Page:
1bindtags(n)                  Tk Built-In Commands                  bindtags(n)


8       bindtags  -  Determine  which  bindings apply to a window, and order of
9       evaluation


12       bindtags window ?tagList?


16       When a binding is created with  the  bind  command,  it  is  associated
17       either  with  a  particular window such as .a.b.c, a class name such as
18       Button, the keyword all, or any other string.  All of these  forms  are
19       called  binding tags.  Each window contains a list of binding tags that
20       determine how events are processed  for  the  window.   When  an  event
21       occurs  in  a  window,  it  is  applied to each of the window's tags in
22       order:  for each tag, the most specific binding that matches the  given
23       tag  and  event is executed.  See the bind command for more information
24       on the matching process.
26       By default, each window has four binding tags consisting of the name of
27       the  window,  the window's class name, the name of the window's nearest
28       toplevel ancestor, and all, in that order.  Toplevel windows have  only
29       three  tags  by default, since the toplevel name is the same as that of
30       the window.  The bindtags command allows the binding tags for a  window
31       to be read and modified.
33       If  bindtags is invoked with only one argument, then the current set of
34       binding tags for window is returned as a list.  If the tagList argument
35       is  specified  to bindtags, then it must be a proper list; the tags for
36       window are changed to the  elements  of  the  list.   The  elements  of
37       tagList may be arbitrary strings;  however, any tag starting with a dot
38       is treated as the name of a window;  if no window by that  name  exists
39       at  the  time  an  event is processed, then the tag is ignored for that
40       event.  The order of the elements in tagList determines  the  order  in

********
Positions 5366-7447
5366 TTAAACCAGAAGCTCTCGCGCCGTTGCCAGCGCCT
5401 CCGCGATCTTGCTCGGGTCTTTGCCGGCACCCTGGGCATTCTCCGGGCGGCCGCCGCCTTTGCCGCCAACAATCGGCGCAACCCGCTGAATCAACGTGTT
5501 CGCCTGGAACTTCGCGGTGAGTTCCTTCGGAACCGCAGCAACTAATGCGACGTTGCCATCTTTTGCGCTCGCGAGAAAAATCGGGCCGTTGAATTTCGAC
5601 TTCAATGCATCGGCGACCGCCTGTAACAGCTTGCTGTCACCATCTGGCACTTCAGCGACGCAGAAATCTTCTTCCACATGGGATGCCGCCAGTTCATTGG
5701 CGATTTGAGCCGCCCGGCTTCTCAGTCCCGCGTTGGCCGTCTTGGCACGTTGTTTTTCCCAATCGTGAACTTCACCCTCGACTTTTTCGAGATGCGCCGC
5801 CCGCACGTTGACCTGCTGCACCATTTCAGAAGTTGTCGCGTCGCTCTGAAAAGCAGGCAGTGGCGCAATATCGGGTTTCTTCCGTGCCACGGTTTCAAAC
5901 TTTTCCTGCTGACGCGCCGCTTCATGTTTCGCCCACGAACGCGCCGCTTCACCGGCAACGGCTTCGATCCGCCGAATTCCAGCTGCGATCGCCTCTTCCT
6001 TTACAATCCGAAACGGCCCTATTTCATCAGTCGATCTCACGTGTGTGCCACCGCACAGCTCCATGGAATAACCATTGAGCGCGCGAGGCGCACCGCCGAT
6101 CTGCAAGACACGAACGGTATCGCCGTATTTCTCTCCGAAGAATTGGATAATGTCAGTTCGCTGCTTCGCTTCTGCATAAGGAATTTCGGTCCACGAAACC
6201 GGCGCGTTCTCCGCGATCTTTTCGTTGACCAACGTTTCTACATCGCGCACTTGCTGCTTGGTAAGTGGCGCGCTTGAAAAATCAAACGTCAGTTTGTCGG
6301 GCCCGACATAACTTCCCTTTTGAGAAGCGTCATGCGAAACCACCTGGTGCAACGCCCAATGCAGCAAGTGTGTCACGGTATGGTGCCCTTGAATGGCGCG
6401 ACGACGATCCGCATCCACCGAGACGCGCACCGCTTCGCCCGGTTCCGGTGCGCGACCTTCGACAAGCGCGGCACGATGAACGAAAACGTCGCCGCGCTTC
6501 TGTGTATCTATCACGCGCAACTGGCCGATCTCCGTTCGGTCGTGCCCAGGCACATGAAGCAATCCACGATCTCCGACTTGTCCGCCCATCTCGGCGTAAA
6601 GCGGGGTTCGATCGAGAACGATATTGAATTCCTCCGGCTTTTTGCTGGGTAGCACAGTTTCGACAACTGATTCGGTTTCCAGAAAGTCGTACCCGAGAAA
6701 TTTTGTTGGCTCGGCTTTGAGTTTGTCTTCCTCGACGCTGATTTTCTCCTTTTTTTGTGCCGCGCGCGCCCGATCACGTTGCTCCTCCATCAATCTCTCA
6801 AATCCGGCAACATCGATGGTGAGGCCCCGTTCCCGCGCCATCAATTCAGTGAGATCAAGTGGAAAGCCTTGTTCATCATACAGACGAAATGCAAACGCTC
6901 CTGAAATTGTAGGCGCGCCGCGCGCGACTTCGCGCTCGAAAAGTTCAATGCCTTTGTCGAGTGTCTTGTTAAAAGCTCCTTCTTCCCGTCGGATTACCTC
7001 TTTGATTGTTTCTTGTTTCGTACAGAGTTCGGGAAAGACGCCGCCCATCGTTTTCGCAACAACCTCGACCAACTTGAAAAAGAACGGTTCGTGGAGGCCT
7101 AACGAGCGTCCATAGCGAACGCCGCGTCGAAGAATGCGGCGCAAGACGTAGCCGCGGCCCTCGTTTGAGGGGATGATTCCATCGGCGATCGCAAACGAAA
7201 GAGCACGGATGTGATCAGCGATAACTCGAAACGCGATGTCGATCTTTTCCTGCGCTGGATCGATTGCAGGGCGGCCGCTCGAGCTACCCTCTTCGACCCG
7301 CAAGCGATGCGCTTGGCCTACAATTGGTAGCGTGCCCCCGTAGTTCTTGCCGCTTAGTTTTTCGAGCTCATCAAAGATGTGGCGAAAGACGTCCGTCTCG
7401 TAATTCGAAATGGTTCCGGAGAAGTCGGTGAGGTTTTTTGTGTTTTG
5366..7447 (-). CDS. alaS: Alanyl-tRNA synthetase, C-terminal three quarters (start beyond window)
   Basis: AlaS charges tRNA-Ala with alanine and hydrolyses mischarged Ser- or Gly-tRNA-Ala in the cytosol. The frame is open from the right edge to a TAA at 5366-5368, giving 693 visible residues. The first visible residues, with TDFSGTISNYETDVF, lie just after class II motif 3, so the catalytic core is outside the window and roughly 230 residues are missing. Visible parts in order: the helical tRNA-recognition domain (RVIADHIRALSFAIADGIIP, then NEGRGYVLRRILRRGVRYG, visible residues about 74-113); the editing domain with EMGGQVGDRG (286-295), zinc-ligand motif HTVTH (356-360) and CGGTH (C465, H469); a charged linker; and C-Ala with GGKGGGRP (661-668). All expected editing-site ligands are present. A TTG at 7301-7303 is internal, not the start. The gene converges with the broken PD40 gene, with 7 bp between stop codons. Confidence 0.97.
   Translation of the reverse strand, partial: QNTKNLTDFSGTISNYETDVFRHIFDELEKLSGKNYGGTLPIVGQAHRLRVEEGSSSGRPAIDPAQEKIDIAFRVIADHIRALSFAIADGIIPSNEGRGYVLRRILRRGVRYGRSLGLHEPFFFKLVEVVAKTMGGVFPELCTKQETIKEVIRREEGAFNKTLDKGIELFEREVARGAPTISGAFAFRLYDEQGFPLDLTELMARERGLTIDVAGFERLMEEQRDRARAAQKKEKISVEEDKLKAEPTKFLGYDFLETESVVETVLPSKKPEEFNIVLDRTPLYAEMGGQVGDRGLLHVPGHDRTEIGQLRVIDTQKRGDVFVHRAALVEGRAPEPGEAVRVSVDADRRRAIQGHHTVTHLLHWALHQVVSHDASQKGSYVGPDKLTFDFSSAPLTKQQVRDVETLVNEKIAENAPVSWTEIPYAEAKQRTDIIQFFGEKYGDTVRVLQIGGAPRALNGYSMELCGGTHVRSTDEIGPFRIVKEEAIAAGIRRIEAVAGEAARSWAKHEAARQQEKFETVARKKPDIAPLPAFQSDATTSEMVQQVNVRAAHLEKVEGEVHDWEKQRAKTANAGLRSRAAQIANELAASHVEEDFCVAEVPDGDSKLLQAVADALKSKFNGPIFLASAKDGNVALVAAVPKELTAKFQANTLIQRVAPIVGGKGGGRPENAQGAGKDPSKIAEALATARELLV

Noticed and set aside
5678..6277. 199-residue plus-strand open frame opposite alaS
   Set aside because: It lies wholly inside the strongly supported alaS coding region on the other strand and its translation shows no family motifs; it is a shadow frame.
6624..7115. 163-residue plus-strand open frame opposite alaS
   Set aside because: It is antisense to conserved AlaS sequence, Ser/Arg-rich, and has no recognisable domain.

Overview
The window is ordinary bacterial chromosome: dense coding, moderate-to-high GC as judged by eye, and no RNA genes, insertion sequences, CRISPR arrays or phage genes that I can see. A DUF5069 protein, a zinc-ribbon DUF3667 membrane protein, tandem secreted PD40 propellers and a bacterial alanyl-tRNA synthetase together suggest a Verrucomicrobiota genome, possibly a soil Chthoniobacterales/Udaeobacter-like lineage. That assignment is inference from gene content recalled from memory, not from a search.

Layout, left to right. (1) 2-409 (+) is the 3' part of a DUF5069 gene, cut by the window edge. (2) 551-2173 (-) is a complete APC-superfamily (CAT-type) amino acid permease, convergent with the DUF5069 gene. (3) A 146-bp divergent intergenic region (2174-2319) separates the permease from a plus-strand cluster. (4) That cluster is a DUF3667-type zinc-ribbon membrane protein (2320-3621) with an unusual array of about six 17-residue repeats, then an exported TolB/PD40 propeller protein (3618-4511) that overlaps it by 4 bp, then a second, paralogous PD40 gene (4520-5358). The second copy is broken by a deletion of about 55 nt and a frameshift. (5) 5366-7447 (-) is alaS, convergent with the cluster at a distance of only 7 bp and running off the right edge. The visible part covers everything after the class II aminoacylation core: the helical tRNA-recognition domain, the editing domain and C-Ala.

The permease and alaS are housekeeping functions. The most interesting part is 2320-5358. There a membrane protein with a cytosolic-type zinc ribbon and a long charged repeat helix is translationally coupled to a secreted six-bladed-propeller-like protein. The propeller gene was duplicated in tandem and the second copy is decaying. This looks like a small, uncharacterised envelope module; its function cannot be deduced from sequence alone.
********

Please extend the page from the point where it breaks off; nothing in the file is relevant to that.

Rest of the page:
41       which binding scripts are executed in response to events.  For example,
42       the command
43              bindtags .b {all . Button .b}
44       reverses the order in which binding scripts will  be  evaluated  for  a
45       button  named  .b  so that all bindings are invoked first, following by
46       bindings for .b's toplevel (“.”), followed by class bindings,  followed
47       by  bindings for .b.  If tagList is an empty list then the binding tags
48       for window are returned to the default state described above.
50       The bindtags command may be  used  to  introduce  arbitrary  additional
51       binding  tags  for  a window, or to remove standard tags.  For example,
52       the command
53              bindtags .b {.b TrickyButton . all}
54       replaces the Button tag for .b with TrickyButton.  This means that  the
55       default widget bindings for buttons, which are associated with the But‐
56       ton tag, will no longer apply to .b, but any bindings  associated  with
57       TrickyButton (perhaps some new button behavior) will apply.


60       If you have a set of nested frame widgets and you want events sent to a
61       button widget to also be delivered to all the widgets up to the current
62       toplevel  (in  contrast  to Tk's default behavior, where events are not
63       delivered to those intermediate windows) to  make  it  easier  to  have
64       accelerators that are only active for part of a window, you could use a
65       helper procedure like this to help set things up:
66              proc setupBindtagsForTreeDelivery {widget} {
67                  set tags [list $widget [winfo class $widget]]
68                  set w $widget
69                  set t [winfo toplevel $w]
70                  while {$w ne $t} {
71                      set w [winfo parent $w]
72                      lappend tags $w
73                  }
74                  lappend tags all
75                  bindtags $widget $tags
76              }


79       bind(n)


82       binding, event, tag
86Tk                                    4.0                          bindtags(n)